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Did I mention I enjoy learning more about the neurobiological and behavioral effects of recreational drugs as well as the development and treatment of addictions?

The College on Problems of Drug Dependence will be holding their annual meeting in Hollywood Florida this upcoming week. I’ve been going through the Itinerary Planner and Program Book to get a preview. There are a few presentations that touch on topics that we’ve blogged about here at the DrugMonkey blog, including

-treating the hyponatremia associated with MDMA-induced medical emergency

vaccination against drug abuse

exercise as a potential therapy for, or antidote against, stimulant drug addiction

-JWH-018 and other synthetic cannabinoid constituents of Spice/K2 and similar “incense” products

-some preclinical studies on mephedrone / 4-methylmethcathinone

-presentations from the DEA on scheduling actions that are in progress

I’m certainly looking forward to seeing a lot of interesting new data over the next week.

I kid you not.

A simple Twitt story, really. Some Tweep involved in an exchange with some folks about MDMA says

@ayiasophia Are you reading @drugmonkeyblog on MDMA research? Great source. @girlinterruptin @beckyfh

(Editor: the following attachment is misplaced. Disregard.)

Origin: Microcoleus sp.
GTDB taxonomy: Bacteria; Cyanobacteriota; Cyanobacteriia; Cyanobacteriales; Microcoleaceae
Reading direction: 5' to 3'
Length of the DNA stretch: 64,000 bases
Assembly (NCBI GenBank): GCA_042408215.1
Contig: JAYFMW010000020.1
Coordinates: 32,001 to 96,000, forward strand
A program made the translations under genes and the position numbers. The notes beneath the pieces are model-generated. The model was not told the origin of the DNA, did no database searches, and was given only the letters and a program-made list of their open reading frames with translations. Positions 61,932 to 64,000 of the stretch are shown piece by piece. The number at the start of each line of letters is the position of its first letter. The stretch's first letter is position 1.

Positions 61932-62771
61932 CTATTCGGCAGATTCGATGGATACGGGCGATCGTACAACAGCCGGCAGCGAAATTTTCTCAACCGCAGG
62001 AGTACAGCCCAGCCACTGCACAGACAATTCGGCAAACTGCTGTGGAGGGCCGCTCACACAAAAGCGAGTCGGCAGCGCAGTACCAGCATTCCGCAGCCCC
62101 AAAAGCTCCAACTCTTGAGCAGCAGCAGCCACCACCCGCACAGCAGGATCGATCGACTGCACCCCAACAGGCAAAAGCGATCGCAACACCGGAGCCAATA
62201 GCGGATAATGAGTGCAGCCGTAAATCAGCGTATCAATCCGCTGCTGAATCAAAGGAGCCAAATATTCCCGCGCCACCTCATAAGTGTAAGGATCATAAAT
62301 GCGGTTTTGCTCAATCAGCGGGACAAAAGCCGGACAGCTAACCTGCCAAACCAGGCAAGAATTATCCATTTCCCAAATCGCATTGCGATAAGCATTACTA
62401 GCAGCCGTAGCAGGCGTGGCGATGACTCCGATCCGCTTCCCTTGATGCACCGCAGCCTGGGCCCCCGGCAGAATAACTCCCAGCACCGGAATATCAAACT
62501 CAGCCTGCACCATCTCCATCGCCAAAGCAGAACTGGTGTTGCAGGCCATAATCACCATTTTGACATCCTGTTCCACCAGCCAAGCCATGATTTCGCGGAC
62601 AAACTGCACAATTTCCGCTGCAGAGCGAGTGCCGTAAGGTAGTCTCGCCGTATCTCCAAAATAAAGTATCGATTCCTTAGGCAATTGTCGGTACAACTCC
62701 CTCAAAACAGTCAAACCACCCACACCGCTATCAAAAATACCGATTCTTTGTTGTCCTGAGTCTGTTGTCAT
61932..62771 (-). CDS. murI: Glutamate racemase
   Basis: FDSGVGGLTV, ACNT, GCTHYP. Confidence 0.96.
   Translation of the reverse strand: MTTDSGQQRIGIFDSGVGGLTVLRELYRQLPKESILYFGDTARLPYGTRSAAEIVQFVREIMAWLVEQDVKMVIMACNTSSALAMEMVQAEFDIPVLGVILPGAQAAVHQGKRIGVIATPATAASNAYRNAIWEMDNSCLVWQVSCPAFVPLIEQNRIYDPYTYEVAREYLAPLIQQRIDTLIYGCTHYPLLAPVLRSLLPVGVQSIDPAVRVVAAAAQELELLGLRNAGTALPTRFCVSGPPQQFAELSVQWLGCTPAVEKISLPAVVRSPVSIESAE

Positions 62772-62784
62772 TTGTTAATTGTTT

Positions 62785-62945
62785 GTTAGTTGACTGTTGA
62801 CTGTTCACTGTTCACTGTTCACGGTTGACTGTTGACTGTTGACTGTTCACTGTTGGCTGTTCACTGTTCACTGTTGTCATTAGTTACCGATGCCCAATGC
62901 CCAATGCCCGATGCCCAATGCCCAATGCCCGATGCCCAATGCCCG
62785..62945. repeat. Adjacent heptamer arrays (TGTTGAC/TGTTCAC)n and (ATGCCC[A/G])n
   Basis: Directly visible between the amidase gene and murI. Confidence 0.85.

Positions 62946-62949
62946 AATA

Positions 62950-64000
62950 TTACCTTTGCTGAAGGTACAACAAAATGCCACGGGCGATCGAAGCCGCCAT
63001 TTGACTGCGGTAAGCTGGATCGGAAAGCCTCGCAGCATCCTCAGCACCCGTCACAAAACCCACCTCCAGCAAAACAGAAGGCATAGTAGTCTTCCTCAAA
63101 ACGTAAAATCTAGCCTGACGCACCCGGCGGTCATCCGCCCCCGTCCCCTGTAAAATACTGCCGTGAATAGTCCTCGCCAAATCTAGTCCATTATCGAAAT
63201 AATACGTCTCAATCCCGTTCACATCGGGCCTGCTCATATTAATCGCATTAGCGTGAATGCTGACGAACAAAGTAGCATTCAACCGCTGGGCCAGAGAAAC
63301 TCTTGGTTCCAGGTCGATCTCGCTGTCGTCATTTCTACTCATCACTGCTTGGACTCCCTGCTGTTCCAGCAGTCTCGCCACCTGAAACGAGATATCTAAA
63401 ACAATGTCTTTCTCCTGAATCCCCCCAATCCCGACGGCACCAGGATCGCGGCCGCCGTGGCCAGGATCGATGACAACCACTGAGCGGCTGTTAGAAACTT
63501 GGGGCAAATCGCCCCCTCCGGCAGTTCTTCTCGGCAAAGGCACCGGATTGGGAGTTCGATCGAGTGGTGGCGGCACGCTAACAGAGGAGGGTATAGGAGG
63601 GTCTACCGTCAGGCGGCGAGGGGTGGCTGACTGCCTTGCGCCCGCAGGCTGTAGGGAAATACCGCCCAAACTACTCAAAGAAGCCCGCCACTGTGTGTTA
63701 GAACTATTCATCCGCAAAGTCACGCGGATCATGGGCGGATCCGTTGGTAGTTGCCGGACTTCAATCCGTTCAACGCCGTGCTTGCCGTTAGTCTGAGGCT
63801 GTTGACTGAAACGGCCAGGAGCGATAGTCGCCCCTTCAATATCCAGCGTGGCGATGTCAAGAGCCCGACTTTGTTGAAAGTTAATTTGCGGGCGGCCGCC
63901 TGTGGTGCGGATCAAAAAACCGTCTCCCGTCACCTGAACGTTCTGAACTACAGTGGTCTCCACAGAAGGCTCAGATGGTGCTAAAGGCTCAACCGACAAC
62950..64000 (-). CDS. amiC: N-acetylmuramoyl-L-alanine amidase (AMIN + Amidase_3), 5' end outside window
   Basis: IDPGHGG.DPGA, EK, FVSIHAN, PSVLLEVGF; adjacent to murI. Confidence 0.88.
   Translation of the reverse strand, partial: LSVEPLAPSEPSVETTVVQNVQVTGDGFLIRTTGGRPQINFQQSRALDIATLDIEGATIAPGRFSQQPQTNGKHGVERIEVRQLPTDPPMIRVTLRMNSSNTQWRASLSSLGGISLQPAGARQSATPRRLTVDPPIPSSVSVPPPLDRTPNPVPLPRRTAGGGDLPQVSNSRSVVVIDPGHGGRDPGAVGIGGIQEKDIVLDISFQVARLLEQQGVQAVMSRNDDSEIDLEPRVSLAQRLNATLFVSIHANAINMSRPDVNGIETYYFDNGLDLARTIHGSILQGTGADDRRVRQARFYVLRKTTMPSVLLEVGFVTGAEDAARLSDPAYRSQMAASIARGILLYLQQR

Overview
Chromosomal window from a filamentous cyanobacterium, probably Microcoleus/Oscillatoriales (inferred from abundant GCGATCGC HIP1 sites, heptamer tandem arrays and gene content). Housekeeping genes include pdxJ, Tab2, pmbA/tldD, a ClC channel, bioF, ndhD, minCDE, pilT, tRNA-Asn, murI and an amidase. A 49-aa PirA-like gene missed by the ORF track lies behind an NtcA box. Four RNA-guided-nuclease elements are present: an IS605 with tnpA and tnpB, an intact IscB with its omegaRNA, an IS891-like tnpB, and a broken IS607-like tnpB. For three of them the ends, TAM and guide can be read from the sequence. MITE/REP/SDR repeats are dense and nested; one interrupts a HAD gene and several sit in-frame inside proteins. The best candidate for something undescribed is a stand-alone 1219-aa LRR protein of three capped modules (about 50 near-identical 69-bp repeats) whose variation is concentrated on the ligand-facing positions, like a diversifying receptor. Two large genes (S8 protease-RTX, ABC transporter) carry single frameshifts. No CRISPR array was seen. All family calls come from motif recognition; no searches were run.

So I looked at what the participants were chatting about and chimed in. As is my wont.

One of these discussions got a little involved since it started getting off into the science. Unsurprisingly, as is typical for Twitter and the 140 char limit, it can be hard to advance very quickly. Mostly because one has little knowledge of the other person’s pre-existing knowledge base and has to operate on the basis of what they actually Tweet. So, you know, when someone starts down the road of “MDMA is totes self-limiting because you can never regain the original high”, yeah, I’m going to check and make sure the person understands that this drug is structurally an amphetamine and has some shared pharmacological effects with all the other amphetamines. I kind of have an interest.

At any rate after a whole string of exchanges (I count 11 replies to me) this person says:

Am I missing something, do you just barge into other ppl’s convos, pick fights and patronise them for any particular reason?

AHAHAHHAHAHAHAHAHAHAAAAHAHAAHA!!!!!!!

This is hilarious. Of course, I DO barge into other people conversations and pick fights with them. Yes, I have been known to patronize now and again. Whether I do it for “any particular reason” is, of course, up to the observer to judge.